Netflix Review – 3Below: Tales of Arcadia Part 2 (Season 2) (Spoiler-Free)

SpoilerFree

Guillermo del Toro’s Tales of Arcadia Trilogy wraps up the second act in a solid season of sci-fi and fantasy comedy.

SUMMARY 

It’s been a few weeks since the events of the Season 1 finale that coincided with the final episode of Trollhunters. Arcadia is now aware that trolls exist, but the troll battle managed to conceal the presence of any alien life, including the Akiridion protagonists Aja and Krel Tarron (Tatiana Maslany and Diego Luna), as well as their dog Luug (Frank Welker) and their ship’s AI Mother (Glenn “Yes, that Glenn Close” Close). They are joined by Akiridion-5 Lieutenant Zadra (Hayley Atwell), who arrived last season to save them from Varvatos Vex (Nick Offerman), who is revealed to have aided General Morando (Alon Aboutboul) in overthrowing the planet before changing back to serve the royals. Varvatos Vex ended up imprisoned on the moon by the Zeron Brotherhood (Darin De Paul and Ann Dowd). 

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Raise your hands if you think that’s a lot of cast members.

The siblings are still being pursued by bounty hunters, including the powerful Trono (Danny Trejo), sought by the US Government, particularly Colonel Kubritz (Uzo Aduba) who is now willing to start dealing with some devils to get the Akiridion Royals, and soon will face threats to Earth, Akiridion, and the very universe itself.

END SUMMARY

This season was a massive step up in a lot of ways.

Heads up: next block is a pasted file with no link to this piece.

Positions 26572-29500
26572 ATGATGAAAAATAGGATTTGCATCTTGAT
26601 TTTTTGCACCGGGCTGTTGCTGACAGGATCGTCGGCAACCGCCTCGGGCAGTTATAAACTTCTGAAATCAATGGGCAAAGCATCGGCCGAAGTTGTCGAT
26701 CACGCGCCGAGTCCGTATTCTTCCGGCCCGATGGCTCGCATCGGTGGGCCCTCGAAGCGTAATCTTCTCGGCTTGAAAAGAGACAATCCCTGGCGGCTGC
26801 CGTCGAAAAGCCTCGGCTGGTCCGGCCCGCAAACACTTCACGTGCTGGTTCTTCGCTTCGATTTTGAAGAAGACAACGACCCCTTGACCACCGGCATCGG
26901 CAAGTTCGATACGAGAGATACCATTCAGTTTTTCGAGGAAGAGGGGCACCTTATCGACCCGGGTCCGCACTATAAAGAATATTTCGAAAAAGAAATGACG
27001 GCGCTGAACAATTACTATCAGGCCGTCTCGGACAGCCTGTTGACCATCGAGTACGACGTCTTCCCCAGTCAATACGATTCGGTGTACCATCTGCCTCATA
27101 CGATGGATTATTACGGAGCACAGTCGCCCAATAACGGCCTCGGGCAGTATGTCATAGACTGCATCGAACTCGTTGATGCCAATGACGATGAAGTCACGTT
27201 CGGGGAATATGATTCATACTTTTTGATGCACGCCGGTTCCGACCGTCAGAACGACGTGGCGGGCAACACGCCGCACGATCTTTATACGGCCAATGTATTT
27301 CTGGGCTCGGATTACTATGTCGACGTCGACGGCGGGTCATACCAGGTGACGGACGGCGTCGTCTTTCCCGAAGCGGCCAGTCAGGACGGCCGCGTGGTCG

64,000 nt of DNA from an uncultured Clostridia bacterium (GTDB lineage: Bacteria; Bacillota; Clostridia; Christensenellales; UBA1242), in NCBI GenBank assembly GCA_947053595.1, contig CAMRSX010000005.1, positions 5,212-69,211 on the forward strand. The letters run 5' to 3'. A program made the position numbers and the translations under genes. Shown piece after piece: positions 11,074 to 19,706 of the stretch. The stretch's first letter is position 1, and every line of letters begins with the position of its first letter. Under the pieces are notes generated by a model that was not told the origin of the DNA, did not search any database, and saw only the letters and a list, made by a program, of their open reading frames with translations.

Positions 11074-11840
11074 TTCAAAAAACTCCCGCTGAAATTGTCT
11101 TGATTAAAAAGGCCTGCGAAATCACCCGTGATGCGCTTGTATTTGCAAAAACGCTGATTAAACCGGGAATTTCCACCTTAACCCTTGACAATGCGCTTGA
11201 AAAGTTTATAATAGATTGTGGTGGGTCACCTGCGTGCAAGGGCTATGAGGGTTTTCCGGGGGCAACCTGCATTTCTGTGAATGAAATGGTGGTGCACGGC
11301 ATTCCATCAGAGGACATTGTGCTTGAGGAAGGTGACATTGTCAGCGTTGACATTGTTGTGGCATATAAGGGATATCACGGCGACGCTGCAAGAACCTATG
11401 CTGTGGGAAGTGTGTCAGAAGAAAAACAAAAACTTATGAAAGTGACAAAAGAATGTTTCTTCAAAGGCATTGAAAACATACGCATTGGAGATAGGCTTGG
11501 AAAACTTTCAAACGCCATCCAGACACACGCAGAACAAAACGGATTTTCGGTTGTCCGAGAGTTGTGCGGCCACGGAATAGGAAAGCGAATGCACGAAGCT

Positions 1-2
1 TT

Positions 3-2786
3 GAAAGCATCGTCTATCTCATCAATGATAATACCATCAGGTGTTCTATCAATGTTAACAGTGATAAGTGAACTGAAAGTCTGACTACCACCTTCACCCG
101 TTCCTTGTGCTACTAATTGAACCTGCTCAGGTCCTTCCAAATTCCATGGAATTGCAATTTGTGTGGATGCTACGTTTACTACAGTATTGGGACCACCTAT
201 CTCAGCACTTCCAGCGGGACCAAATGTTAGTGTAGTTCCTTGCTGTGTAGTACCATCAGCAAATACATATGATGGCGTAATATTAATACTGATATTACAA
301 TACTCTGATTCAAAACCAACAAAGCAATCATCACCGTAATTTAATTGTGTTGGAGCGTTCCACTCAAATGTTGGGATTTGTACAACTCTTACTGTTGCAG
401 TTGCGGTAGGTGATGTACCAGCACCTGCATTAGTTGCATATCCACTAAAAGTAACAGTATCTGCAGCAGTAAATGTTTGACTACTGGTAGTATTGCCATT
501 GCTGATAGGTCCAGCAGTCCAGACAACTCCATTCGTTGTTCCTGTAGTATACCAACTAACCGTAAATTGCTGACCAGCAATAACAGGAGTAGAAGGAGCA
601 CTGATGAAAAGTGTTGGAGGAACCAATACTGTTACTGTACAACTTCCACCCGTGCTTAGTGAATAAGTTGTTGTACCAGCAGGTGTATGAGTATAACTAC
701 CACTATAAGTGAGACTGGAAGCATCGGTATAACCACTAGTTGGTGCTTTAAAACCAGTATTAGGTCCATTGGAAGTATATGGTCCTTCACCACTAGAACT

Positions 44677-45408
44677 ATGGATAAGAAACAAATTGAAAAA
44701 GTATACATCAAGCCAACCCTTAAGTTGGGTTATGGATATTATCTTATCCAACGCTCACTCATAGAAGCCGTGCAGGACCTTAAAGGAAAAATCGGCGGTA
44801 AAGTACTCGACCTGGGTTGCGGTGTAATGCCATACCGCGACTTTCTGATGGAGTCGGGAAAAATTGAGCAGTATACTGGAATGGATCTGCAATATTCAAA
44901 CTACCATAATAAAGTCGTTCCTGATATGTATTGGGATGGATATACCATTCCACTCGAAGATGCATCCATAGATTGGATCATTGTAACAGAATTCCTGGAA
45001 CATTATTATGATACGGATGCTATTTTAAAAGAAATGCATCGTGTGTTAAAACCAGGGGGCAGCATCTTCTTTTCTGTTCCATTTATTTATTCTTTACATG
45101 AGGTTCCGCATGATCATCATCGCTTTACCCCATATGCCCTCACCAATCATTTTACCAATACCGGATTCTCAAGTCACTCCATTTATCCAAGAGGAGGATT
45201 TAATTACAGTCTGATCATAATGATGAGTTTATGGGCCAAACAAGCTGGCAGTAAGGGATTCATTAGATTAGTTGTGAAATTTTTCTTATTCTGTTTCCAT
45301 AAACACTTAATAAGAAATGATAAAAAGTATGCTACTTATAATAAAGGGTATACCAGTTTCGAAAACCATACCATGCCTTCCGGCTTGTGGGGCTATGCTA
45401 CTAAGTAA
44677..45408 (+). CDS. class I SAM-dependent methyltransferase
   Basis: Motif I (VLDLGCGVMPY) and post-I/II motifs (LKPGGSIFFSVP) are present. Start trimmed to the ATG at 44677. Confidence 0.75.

First, it moves the timeline past the end of Trollhunters and the changes to Arcadia that arose from the events of the series finale are played out through this season. A lot of the supporting cast are now quite a bit funnier and more absurd now that the world itself has become more absurd, particularly Stuart the alien (Nick Frost), Coach Steve (Thomas F. “I’m not just Biff” Wilson), and Principal Uhl (Fred Tatasciore). Each of them is just a little bit more exaggerated than their already unusual character traits had allowed and it really helps. Expanding Colonel Kubritz’s role, particularly in a world that has just dealt with an apocalyptic scenario, creates a more compelling villain who progressively represents the kind of hypocritical and almost insane xenophobia seen throughout the world. 

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Plus, Uzo Aduba just makes her so darned charming and evil.

Steve Palchuk (Steven Yeun) and Eli Pepperjack (Cole Sand) have evolved from just their roles as the stereotypical bully and nerd to being legitimate heroes, something that both feels natural and compelling. Making them have such major character arcs without having them be the main characters of either series is a great set-up for their presumably bigger role in the third Tales from Arcadia series, Wizards

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They also have the “Creepslayers” handshake worked out.